back to article Facebook security hole exposes Paris Hilton's . . . um, pics

A week after Facebook executives introduced new security features to great fanfare, a glitch on the popular social networking site has exposed private pictures of Paris Hilton to anyone with an internet connection. The Associated Press, which broke the story, was able to use the same, er, hole to view Italian vacations, office …


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  1. Martin
    Paris Hilton

    what i can't quite understand

    is why the hell you'd want to?

  2. J-Wick
    Paris Hilton

    Try 4chan...

    I would, but I'm at work, and would like to remain so.

    Only click the link if you're not faint of heart, and have no web filter (or can clean it out afterwards)...

    Finally - an appropriate use for the Paris icon!

  3. Anonymous Coward
    Paris Hilton

    Where's Paris Hilton angle?

    Paris Hilton because I can't find my coat.

  4. Daniel B.

    Ah, the Web 2.0 "Security"

    ... I'd bet the "security" in question would be simple JavaScript checks, and no server-side checking.

    Typical for apps that don't factor in security from the beginning. Its like those sites with the easily circumvented "disableRightClick()" functions, or the "password protected" sites using only JavaScript. Oops!

    My favorite ones are the ones that overlap phony invisible images over the "real" one, so right-clicking and saving the image gets the fake one... only for me to fire up my local proxy and get the *real* URL for the pic. (Or check the HTML source.)

    But then, this is Facebook we're talking about, what should we expect from this?

  5. Colin Morris


    So.. we have the Paris Hilton angle..... check....

    and we have the IT angle...... check....


    ..... I'm off to the cloak room right now...

    no Paris icon because......

  6. Anonymous Coward
    Anonymous Coward

    yeah or /r/equests board (not random for ----s sake)

  7. Phil Rigby
    Paris Hilton

    You'd think she would learn her lesson...

    ...after the Sidekick fiasco. I wonder if her password is still the name of that rat terrier dog?

  8. Anonymous Coward
    Anonymous Coward

    When I read this...

    All I could do was just laugh. Web 2.0, no thanks, I'll wait for the book & web 3.0, because your biggest proponents suck... Bitch!

  9. Wyrmhole

    Re: Ah, the Web 2.0 "Security"

    Actually, there is no security at all. If you know the URL of a photo or a photo album (private or public), you can see it without even logging in. I'm not sure whether it should be called a security hole or a feature-by-design.

  10. Anonymous Coward
    Anonymous Coward

    paris hilton is not a meme

    1) Start Facebook

    2) ????

    3) Profit

  11. Matthew Ward
    Paris Hilton

    A few weeks?

    This has been about a fair bit longer than a few weeks... I remember being able to use this hack quite a few months ago, when people I knew would send me links to photos on Facebook where I wasn't friends with the person concerned (who either took or featured in the photo). Just presumed it was a feature of Facebook so to speak (security through obscurity) as opposed to a gaping security flaw, which it apparently now is.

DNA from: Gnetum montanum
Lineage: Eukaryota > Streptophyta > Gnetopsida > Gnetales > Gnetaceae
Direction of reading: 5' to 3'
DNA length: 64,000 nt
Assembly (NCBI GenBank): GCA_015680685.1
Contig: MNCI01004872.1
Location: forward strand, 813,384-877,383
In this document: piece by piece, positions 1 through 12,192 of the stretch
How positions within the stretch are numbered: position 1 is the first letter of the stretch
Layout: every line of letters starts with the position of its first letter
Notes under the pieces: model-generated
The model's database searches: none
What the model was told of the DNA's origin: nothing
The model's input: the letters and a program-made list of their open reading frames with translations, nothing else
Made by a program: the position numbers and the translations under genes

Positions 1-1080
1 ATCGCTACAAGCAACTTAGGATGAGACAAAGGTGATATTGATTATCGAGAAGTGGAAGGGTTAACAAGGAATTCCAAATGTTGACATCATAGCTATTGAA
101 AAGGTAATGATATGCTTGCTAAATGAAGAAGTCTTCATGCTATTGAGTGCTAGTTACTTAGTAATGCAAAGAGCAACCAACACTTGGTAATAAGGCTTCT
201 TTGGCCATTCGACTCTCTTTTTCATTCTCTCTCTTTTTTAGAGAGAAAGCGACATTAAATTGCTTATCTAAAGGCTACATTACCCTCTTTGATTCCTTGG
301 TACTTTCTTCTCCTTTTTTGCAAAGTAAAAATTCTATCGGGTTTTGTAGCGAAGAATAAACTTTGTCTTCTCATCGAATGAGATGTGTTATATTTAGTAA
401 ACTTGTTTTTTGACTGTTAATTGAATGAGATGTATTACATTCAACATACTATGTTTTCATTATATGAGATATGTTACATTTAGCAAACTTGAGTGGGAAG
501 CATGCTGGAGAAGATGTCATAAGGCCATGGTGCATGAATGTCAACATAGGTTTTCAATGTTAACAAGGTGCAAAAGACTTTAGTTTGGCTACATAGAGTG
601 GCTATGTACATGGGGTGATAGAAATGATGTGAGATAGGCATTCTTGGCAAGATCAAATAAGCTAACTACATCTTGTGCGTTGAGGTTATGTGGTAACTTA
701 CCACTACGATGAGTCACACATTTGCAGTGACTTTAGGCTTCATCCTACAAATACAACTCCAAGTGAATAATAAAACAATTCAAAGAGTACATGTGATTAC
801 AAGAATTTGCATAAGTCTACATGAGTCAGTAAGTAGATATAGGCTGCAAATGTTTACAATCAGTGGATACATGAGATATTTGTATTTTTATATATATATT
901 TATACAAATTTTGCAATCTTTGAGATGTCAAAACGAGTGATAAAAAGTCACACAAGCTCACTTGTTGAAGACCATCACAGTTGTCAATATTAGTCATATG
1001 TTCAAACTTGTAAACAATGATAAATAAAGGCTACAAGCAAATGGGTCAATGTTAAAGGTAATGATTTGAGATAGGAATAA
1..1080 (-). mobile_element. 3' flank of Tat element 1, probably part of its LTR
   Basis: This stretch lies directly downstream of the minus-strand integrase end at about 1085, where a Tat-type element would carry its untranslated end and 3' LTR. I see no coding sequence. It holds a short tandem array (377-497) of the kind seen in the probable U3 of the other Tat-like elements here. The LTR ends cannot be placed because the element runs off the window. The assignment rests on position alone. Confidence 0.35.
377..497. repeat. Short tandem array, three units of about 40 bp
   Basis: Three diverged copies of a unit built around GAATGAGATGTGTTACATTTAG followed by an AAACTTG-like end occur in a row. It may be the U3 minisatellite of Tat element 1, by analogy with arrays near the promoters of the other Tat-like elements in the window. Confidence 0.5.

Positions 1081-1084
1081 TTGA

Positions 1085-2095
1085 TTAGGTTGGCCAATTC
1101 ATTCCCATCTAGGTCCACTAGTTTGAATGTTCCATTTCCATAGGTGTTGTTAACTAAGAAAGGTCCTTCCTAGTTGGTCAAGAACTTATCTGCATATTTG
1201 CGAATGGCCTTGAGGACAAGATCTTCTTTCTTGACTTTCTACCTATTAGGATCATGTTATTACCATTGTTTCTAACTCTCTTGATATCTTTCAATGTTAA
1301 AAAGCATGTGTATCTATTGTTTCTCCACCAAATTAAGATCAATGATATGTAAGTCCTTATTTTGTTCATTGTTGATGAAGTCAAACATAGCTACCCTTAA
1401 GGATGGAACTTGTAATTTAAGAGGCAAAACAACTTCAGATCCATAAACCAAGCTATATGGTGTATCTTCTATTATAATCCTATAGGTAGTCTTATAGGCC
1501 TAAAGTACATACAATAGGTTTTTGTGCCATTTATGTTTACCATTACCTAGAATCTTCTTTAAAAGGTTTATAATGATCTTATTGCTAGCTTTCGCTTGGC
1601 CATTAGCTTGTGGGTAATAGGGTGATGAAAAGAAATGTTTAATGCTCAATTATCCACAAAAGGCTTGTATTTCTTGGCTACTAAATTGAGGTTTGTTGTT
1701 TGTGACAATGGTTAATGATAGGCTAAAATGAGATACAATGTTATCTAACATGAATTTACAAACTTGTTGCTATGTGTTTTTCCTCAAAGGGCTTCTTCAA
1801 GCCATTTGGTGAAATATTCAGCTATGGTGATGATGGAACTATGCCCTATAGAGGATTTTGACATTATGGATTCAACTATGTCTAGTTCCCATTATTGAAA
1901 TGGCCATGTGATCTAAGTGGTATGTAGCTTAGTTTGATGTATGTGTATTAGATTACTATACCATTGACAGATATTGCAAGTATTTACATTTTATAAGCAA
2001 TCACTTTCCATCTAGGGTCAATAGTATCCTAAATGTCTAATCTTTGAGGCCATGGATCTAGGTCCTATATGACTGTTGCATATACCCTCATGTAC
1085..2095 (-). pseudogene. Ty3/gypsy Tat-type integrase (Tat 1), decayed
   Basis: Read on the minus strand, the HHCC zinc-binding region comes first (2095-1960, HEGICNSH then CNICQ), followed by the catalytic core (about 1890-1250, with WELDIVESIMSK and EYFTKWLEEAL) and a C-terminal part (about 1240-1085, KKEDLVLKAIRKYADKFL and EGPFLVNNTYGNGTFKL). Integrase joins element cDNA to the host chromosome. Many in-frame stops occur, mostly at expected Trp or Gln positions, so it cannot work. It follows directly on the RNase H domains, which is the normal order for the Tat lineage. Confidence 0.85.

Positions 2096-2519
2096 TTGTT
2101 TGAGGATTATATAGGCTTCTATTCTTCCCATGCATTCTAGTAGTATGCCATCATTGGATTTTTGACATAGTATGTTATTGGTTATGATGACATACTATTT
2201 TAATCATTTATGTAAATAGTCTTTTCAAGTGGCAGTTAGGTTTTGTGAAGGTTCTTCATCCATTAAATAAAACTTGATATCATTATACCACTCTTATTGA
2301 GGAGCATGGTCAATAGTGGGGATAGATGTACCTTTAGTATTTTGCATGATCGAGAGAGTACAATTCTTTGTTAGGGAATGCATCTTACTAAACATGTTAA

In reference to an earlier post, I just think there was no particular checking (server-side or javascript) for photo.php at all. It just served up whatever ID you gave it, assuming the user was directed to the URL from a legitimate, internal source.

  12. Martin Budden Silver badge

    @ Anonymous Coward

    2) Sell for mucho cash in 2007... doh!

  13. Vic

    Oh dear

    I've been looking at people's private pics for ages probably. If one of your friends comments on some other random person's photo it will pop up on their feed - you just click and scroll through the whole album. I actually kind of assumed till now that the pics weren't actively designated private but it was just that I wasn't 'friends' with that person and so I couldn't access their stuff by 'normal means', ie through their prorile....ouch, maybe they are... I think I should disable comments on my pics then...

    There are so many privacy holes in this it's pretty insane. Makes you almost want to believe the stories....the making of it seems to have been a bit of a one-hit wonder. I guess there's always real one-hit wonders though, maybe we're only allowed one really good idea each. There's bands like that as well...Milli Vanilli, uhhhh....

    (Seriously showing my age here, lol)

  14. Nic

    Image URLS can be direct

    But a nice clean way is to use mod_rewrite and pass them through a script.

    I typically setup something like:

    Where x = width, y = height and id is the db reference to the image link or similar. The whole thing is mod_rewritten to an image handling engine like PHP Thumb but with the inclusion of user security so you can tell unauthorised users to go stick it.

    Easy peasy.

    /ducks waiting for abuse from someone that knows better.

  15. Anonymous Coward
    Anonymous Coward

    Surely not so much a security flaw as a privacy issue?

    As it says in the title. We shouldn't be suprised, the whole point of Facebook is to surrender your privacy anyway.

  16. Anonymous Coward

    Erm, excuse me but...

    If it's a "private" picture, why post it to a public site?